Abstract W MP35: The Re-examining Acute Eligibility for Thrombolysis Task Force Criteria for Defining Rapidly Improving Stroke Symptoms: A Pilot Prospective Study of tPA Treatment Decisions
Background: Rapidly Improving Stroke Symptoms (RISS) is a controversial exclusion criterion for tPA for acute ischemic stroke (AIS). Prior studies suggest 4-44% of AIS patients eligible are not given tPA solely because of RISS and their outcome is not invariably benign. In 2013 The Re-examining Acute Eligibility for Thrombolysis (TREAT) Task Force published new criteria for defining RISS.
Objectives: To estimate frequency and outcome of RISS based on TREAT criteria in a prospective cohort of consecutive AIS patients.
Methods: Serial NIH Stroke Scales (NIHSS) for AIS patients admitted within 4.5 hrs of symptom onset were performed every 20 (±5) minutes until a treatment decision (tPA vs no tPA) was made, independent of the study. Improvement was calculated as the difference between baseline NIHSS (bNIHSS) and treatment decision NIHSS (tdNIHSS). Per TREAT criteria, RISS was defined as improvement to a non-disabling mild stroke and none of the following deficits present: complete hemianopsia; severe aphasia; visual or sensory extinction; any weakness limiting sustained effort against gravity; any total NIHSS >5; any remaining deficit considered potentially disabling by the patient and the treater. We compared frequency and outcomes of TREAT-based RISS with the most commonly used RISS definition [≥4 point improvement (4PI) on NIHSS]. Good outcome was defined as modified Rankin Scale of 0-1 at 3 months.
Results: Fifty AIS were enrolled: mean age 65 yrs; median bNIHSS=5 (IQR 2,11); median tdNIHSS=5 (IQR 2,9); tPA was given in 23 (46%). Five/50 (10%) were RISS according to TREAT criteria, all 5 had good outcome at 90 days without tPA. Five/50 (10%) were RISS according to 4PI, and only 2/5 (40%) had good outcome while 1/5 (20%) died.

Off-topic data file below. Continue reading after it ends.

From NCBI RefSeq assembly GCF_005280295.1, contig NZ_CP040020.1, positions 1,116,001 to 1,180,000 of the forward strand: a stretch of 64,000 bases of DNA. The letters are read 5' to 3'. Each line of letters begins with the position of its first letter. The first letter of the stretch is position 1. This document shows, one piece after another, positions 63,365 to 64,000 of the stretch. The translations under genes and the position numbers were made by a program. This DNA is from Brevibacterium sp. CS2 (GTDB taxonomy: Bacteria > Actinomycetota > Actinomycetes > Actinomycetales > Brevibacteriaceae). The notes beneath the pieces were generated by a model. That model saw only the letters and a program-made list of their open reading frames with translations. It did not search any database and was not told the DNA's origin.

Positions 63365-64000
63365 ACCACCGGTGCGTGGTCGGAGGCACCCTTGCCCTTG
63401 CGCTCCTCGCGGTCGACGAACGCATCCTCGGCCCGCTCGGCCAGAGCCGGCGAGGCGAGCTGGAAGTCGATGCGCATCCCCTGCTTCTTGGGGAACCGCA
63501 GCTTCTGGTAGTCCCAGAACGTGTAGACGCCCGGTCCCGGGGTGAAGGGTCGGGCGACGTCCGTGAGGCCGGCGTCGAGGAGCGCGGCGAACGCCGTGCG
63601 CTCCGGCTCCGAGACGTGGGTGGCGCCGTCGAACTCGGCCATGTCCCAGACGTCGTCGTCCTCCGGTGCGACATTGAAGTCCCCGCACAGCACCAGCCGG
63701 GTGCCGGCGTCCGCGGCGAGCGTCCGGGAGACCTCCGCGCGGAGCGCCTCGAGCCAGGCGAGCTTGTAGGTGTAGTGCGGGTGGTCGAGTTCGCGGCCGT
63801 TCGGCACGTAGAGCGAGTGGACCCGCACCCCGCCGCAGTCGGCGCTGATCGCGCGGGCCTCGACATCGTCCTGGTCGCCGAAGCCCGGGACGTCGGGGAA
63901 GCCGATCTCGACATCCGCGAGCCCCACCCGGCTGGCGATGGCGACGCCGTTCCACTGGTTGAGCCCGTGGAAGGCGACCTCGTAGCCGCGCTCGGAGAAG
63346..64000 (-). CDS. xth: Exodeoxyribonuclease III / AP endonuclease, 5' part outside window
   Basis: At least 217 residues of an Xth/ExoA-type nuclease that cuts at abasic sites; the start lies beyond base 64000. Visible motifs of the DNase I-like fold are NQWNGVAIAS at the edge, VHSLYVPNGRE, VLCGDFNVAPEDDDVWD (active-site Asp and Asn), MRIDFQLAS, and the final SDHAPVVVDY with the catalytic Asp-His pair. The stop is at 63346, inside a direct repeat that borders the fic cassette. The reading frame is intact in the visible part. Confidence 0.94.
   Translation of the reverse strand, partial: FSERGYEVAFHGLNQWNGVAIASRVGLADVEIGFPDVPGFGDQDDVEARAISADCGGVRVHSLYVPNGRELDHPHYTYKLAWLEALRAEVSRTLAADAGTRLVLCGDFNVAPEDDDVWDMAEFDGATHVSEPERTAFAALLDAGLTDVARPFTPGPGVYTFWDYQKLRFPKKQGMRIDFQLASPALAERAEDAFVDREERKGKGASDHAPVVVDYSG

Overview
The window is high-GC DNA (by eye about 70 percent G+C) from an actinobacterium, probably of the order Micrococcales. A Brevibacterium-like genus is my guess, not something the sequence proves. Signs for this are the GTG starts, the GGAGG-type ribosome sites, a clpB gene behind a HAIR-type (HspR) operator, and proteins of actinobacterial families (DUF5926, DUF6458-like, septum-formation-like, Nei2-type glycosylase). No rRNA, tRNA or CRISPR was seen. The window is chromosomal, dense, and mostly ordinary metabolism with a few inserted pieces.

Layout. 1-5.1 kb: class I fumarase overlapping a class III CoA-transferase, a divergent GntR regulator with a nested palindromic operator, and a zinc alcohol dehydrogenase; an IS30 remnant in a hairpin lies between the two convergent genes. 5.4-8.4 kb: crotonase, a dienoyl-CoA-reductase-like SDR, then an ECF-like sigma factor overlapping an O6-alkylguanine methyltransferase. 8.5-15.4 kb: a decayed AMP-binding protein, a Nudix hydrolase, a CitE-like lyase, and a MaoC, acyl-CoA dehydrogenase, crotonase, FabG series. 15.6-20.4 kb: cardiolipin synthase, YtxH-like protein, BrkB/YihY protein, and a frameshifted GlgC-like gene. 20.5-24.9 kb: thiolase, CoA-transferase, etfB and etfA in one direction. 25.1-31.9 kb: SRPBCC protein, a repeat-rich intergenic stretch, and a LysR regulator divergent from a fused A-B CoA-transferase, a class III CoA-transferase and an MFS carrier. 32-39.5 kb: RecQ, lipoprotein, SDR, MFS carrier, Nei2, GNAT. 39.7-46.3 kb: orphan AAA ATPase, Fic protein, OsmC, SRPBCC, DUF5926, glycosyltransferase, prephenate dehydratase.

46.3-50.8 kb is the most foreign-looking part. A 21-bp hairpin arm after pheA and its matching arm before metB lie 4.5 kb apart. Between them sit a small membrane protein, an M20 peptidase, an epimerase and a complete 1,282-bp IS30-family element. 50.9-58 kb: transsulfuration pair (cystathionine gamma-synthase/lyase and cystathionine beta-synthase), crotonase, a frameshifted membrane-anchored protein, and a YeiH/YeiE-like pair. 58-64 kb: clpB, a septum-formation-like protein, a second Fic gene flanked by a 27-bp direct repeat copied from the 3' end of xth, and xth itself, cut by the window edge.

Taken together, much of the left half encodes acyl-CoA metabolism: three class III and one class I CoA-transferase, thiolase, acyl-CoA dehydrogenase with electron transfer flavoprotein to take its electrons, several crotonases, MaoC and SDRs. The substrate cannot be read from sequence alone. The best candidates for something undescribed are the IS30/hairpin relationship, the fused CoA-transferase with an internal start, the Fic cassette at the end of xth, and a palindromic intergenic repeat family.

Conclusions: This is the first preliminary, prospective estimate of RISS frequency and outcome according to TREAT criteria vs. a commonly used RISS definition. Our pilot data suggest the TREAT RISS frequency is in the lower end of prior retrospective estimates and, as a more restrictive definition, may better predict good outcome of RISS in future, larger studies.
Author Disclosures: C. Balucani: Research Grant; Significant; AHA/ASA/ABF Lawrence Brass, Post-Doctoral Fellowship13POST1477005. R. Bianchi: None. J. Weedon: None. S. Levine: Research Grant; Modest; Investigator initiated grant (IST ML28239) from Genentech, Inc..
This research has received full or partial funding support from the American Heart Association, Founders - Connecticut, Maine, Massachusetts, New Hampshire, New Jersey, New York, Rhode Island, Vermont.
- © 2015 by American Heart Association, Inc.